Wednesday, May 18, 2022 |
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WAIPOULI – About the only good news to come out of a Kapaa Rotary Club meeting on progress of what is now being called the Kapa’a relief road (as opposed to bypass road) is that the state is in the process of acquiring a permanent right-of-way on the existing Kapa’a bypass road.
Glenn Kimura of Kimura International, Inc., a planning consultant hired by the state Department of Transportation Highways Division, announced to Rotarians and guests that the state has begun acquiring rights-of-way to make the Kapa’a bypass road from Waipouli to downtown Kapa’a a permanent state roadway.
Entertainer Bette Midler is among the owners of property on both sides of the road.
Kimura said his firm is in the early stages of a 36-month planning phase to come up with the best alignment or alignments for a road or roads designed to relieve Kuhio Highway traffic congestion between Hanama’ulu and Kealia.
A specific route or routes through Kapa’a have not yet been determined, he said.
Public input is crucial to the planning process, said Kimura.
The relief road or roads will be designed to accommodate traffic needs of the area through 2025, he explained.
Today, 1,930 vehicles go through the intersection of Kuamo’o Road and Kuhio Highway each hour, and by 2010 that figure is expected to reach 2,140, he said.
“We’re going to be very over capacity no matter what we do.”
A separate study is looking at short-term fixes to Eastside congestion problems, he continued.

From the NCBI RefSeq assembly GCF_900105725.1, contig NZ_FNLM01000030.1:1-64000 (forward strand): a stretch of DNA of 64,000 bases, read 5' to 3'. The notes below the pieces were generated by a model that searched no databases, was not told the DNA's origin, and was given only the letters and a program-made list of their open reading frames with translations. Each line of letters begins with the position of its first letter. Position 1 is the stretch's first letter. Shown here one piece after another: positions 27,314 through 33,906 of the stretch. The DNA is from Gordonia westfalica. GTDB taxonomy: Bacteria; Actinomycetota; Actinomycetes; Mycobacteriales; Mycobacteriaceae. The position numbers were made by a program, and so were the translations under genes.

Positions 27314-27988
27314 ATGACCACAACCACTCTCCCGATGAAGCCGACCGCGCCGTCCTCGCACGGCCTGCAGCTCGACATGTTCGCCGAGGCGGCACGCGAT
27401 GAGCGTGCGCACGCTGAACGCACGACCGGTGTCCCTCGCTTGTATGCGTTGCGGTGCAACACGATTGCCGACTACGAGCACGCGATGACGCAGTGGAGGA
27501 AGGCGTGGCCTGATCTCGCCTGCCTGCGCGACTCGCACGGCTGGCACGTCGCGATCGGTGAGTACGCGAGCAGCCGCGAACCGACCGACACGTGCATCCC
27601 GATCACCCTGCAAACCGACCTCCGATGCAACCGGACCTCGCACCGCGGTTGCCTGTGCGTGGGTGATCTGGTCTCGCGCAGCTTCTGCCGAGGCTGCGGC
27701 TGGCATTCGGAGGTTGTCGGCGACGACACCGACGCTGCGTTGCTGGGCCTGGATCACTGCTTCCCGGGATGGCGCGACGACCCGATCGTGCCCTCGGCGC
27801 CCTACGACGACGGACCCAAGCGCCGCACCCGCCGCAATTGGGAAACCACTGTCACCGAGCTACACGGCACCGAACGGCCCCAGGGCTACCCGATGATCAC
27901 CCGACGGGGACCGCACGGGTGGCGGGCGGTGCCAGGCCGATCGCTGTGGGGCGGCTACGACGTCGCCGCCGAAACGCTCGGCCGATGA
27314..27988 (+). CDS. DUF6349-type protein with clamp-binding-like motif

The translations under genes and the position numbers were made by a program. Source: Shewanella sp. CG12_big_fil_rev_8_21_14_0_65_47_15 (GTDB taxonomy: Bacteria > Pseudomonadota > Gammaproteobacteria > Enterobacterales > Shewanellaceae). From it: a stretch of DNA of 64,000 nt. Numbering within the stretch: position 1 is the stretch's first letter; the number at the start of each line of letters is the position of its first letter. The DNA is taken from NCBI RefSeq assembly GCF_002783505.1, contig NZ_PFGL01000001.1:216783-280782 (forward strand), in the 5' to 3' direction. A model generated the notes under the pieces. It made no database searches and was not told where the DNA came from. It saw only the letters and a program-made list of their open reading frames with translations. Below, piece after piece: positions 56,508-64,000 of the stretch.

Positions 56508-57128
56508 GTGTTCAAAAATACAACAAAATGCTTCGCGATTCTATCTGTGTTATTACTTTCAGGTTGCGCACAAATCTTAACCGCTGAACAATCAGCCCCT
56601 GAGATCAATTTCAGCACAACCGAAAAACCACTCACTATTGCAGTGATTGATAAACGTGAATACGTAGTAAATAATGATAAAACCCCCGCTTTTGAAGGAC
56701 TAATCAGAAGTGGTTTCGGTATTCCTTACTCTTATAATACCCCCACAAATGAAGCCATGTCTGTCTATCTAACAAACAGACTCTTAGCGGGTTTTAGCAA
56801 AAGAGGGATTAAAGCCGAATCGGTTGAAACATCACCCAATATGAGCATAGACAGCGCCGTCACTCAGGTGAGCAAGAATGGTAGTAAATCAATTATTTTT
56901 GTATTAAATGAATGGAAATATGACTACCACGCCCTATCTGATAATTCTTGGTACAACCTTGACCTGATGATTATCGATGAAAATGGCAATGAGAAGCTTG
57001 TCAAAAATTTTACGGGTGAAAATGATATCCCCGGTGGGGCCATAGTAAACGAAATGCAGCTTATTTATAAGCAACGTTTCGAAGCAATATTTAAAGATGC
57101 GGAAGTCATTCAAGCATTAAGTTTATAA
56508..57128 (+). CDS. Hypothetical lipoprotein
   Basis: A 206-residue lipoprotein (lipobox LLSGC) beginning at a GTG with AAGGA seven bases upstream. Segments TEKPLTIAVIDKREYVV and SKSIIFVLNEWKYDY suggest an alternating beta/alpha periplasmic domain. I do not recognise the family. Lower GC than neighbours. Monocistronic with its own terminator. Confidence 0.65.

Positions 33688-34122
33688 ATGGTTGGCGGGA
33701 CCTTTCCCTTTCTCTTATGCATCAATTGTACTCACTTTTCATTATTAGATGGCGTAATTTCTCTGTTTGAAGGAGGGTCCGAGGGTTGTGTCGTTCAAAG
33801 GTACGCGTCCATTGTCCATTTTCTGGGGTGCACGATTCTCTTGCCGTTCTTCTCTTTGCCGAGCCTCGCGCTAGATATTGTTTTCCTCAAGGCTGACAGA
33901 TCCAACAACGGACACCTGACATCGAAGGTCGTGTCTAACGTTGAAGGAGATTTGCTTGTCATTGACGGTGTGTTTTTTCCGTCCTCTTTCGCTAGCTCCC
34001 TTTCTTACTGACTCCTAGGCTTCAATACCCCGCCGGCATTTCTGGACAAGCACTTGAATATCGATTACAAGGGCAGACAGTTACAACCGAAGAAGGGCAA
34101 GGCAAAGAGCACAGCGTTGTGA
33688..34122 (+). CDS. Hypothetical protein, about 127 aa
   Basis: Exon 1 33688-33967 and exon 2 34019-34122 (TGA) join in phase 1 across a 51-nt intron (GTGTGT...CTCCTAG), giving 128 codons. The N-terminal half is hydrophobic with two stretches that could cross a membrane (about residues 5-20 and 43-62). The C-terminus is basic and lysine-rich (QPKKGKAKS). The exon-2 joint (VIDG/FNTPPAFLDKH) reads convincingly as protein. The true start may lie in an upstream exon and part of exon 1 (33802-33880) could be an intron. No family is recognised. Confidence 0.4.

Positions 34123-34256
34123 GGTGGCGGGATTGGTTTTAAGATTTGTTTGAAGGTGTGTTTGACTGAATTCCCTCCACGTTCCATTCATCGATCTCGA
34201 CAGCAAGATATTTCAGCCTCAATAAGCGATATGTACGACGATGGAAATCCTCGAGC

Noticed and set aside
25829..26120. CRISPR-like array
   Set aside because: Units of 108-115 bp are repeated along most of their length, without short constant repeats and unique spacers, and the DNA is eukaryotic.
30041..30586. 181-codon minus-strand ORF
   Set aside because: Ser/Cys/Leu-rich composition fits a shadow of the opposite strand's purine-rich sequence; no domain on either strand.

Concerns already identified are congestion, displacement of residences and businesses, impacts on businesses if alternative routes around Wailua and Kapa’a are built, impacts on cultural sites, ways to cross the Wailua River, how to deal with tsunamis and hurricanes, the future of the former Coco Palms Resort, wetlands, flooding, and the emergence of new major landowners, he said.
This project has about all the potential problems a project can have, said Herb Lee of Lee Communications, another planning consultant.
Compounding problems with the planning process is the fact that the existing highway bridges over the Wailua River are, according to Kimura, “obsolete,” and in the tsunami inundation zone.
Kimura explained parts of the history of the Eastside Kuhio Highway relief roadway project, going back to 1996 when a draft environmental impact statement proposed three different scenarios: widening Kuhio Highway to four lanes through Wailua and Kapa’a; and building new, separate roadways through the coconut grove behind the old Coco Palms Resort, and another further mauka of the old resort.
In 1994, the different scenarios were projected to cost between $97 million and $160 million, he said to Rotarians and guests at the Kauai Coconut Beach Resort here.
Also in 1996, the project was put on hold due to a shortage of state funds. Between then and this year, the state secured additional federal funding for the project, and gave Kimura International the notice to proceed earlier this year on the three-year planning phase, he continued.
To build any road, he said, no fewer than 20 federal, state and county permits will be required.
The planning contractor is soliciting public input into the current, ongoing planning process. Those wishing to provide input can call Kimura International toll-free, 1-888-898-8886.
Staff Writer Paul C. Curtis can be reached at mailto:firstname.lastname@example.org or 245-3681 (ext. 224).
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